When it was first built, Philadelphia’s City Hall was going to be the tallest building in the world. While it was quickly surpassed in height, City Hall shines on in the heart of Philadelphia. But overshadowed by the grandeur of the rest of the historic building, the City Hall courtyard has long been under-used as a public space; a utilitarian backyard once used for deliveries and transit, but not one where Philadelphians went to play or relax together. So, last year when the Mayor’s Fund for Philadelphia was awarded a Southwest Airlines Heart of the Community Grant, the next step was to transform the courtyard into the “living room” of City Hall.
Philadelphians were done with planning as usual. But, PPS and its local partners, including the Planning Commission, the Philadelphia Water Department, the Commissioner for Public Works, the Department of Public Property, the Mayor’s Fund for Philadelphia, and the Office of Arts, Culture, and the Creative Economy needed to work with residents, office workers, and visitors alike. So, in a city with a long history of community participation, involvement had to go beyond the planning workshop. Instead of organizing another formal meeting, PPS and its local partners went to where the people were: at a traveling beer garden. PPS went to Philadelphia Parks Department’s popular Parks on Tap event, deploying feedback posters to get a feel for what frequent visitors needed in the courtyard. Newly energized locals talked over beers and made it clear that they wanted the courtyard to match their own enthusiasm; a revival of a space that had for so long laid dormant.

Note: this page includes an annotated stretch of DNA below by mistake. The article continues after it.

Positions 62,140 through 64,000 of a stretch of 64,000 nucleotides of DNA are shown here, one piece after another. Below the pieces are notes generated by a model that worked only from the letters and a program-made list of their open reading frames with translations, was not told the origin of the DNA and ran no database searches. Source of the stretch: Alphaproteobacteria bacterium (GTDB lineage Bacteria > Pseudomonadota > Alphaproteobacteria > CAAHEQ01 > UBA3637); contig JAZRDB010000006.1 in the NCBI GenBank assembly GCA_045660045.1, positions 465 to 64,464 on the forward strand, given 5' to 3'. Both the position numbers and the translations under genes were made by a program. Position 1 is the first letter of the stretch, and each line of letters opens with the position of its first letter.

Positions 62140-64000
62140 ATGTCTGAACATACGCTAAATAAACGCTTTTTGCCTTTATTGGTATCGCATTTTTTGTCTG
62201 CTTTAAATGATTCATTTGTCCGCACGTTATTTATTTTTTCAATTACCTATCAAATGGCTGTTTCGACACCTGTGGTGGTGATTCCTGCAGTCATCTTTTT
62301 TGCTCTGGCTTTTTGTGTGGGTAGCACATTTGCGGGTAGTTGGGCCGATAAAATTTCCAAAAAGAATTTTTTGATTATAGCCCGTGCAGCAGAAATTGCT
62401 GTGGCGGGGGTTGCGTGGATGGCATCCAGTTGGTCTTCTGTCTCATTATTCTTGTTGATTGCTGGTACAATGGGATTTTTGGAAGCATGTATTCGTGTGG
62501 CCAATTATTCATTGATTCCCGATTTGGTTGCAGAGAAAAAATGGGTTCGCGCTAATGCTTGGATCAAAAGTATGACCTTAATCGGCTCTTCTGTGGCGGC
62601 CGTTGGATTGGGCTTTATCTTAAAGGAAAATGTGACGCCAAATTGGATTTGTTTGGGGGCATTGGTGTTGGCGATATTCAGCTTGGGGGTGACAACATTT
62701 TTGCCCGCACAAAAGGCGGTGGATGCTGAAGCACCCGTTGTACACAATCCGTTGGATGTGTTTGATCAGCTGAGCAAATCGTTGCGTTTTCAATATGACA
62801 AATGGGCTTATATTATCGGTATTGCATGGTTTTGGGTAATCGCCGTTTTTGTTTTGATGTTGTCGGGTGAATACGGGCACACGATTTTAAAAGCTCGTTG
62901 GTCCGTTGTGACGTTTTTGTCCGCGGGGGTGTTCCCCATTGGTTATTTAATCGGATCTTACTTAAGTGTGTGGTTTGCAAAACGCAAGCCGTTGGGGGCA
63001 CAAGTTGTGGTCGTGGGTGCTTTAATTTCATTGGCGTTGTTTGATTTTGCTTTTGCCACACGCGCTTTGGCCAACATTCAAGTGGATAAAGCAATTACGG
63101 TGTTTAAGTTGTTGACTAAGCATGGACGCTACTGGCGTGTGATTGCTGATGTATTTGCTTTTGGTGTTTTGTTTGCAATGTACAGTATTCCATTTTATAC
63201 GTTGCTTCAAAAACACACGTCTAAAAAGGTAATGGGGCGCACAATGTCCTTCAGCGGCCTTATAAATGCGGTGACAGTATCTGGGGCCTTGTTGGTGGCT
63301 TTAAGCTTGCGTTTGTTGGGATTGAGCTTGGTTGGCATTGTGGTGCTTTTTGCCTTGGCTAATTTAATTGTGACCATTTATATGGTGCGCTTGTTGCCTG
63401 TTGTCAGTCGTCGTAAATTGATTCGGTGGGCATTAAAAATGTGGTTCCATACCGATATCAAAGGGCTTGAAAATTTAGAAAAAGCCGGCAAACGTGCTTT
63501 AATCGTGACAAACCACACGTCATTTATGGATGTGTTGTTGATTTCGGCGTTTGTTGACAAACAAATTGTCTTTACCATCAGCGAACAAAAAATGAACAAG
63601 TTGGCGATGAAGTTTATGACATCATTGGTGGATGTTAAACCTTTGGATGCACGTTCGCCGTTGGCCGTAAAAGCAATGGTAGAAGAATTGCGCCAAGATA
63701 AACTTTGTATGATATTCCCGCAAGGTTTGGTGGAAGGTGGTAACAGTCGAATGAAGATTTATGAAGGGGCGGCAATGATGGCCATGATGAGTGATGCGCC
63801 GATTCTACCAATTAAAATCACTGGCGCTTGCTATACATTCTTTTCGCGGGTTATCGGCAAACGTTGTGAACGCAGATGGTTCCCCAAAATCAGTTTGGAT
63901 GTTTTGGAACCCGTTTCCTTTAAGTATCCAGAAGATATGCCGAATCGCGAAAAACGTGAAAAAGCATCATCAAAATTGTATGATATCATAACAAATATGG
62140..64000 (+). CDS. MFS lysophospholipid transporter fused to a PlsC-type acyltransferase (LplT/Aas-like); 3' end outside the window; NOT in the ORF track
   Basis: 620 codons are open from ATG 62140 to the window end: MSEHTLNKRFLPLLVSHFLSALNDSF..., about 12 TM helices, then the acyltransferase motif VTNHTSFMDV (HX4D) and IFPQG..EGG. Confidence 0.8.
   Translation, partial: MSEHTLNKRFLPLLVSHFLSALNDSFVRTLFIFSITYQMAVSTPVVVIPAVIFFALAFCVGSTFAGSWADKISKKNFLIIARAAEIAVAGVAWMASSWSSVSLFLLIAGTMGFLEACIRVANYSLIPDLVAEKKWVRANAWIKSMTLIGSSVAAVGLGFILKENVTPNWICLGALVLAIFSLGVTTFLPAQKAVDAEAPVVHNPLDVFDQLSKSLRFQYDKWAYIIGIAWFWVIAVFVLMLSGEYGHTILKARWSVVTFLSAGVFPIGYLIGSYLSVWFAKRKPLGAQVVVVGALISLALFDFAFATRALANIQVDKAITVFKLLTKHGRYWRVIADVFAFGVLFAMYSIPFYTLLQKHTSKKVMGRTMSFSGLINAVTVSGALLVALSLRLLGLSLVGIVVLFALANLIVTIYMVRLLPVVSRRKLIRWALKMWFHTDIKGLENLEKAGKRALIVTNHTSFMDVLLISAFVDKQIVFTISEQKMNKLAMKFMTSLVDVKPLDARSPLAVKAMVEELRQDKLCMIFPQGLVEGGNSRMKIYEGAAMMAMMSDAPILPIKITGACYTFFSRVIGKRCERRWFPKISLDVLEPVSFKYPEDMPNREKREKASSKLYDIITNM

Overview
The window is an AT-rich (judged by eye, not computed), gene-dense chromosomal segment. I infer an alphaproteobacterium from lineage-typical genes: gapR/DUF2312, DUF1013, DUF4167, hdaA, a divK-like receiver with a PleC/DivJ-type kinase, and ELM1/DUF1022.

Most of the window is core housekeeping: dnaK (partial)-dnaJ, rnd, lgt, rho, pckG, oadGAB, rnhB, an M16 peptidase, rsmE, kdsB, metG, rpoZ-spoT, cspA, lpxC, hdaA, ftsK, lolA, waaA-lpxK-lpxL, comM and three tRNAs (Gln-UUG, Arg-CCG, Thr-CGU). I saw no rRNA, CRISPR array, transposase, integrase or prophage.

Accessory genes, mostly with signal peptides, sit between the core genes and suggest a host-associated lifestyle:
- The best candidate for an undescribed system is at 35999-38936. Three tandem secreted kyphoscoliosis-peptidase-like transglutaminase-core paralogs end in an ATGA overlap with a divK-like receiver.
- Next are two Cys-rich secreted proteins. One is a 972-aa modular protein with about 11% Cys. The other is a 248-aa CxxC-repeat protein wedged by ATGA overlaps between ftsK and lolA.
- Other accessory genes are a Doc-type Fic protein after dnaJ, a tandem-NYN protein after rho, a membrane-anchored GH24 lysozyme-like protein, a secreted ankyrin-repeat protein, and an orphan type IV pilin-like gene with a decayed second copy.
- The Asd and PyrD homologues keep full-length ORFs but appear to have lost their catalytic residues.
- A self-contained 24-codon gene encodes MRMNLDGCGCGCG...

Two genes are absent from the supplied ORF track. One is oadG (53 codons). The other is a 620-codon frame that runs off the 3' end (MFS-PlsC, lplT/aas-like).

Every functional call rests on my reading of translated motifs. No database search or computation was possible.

Locals wanted a place to dig into the up-and-coming arts scene in Philadelphia. A modular stage would give the courtyard the flexibility to transform into a small-scale concert hall, or remain an open space. So, PPS and its local partners made a call for Philadelphia’s designers and artists to submit ideas for, and produce the stage. Local radio stations picked up on this call, broadcasting the idea to all Philadelphians -- soon, a selection committee comprised of locals and the City Hall’s Facilities Department had 23 proposals from which to choose. Eventually, the chosen groups built the stage: Exit, Sikora Wells Appel, and Reilly Remodeling created a performance space just as unique as the courtyard. Beyond providing a space for the arts, the courtyard adopted innovative sustainability features: Umbrellas were designed to double as rainwater collection containers, watering the surrounding gardens. These temporary additions were enough to set the courtyard on track to becoming a beloved public space.
The courtyard didn’t stay quiet for long. Daytime activities in the space are a hit with locals, who see the once-sleepy space as somewhere to connect with friends or unwind. Philadelphia’s Culture on Tap program brought performances to the courtyard; jazz ensembles and local choirs continue to draw crowds to a space that was once a through-way, rather than a destination. Keeping pace with the trend toward renewal across Philadelphia’s public spaces will take some planning; the pattern has swept through places like the privately managed Dilworth Park, which stretches out in front of the City Hall building. Now that the courtyard has become a valued performance space, Philadelphia is thinking long-term: A larger-scale re-design will likely be linked to changes in the local transit system, SEPTA. The courtyard will continue along the path of revival, as Philadelphia continues to redefine itself through its public spaces.
Sometimes the first step toward a better space is actually a stage: Elevating the arts in an under-used Philadelphia courtyard has proved to be an effective tool for community engagement. As Philadelphia looks toward the future of its newest placemaking success story, one thing is clear: This is not your average city hall.
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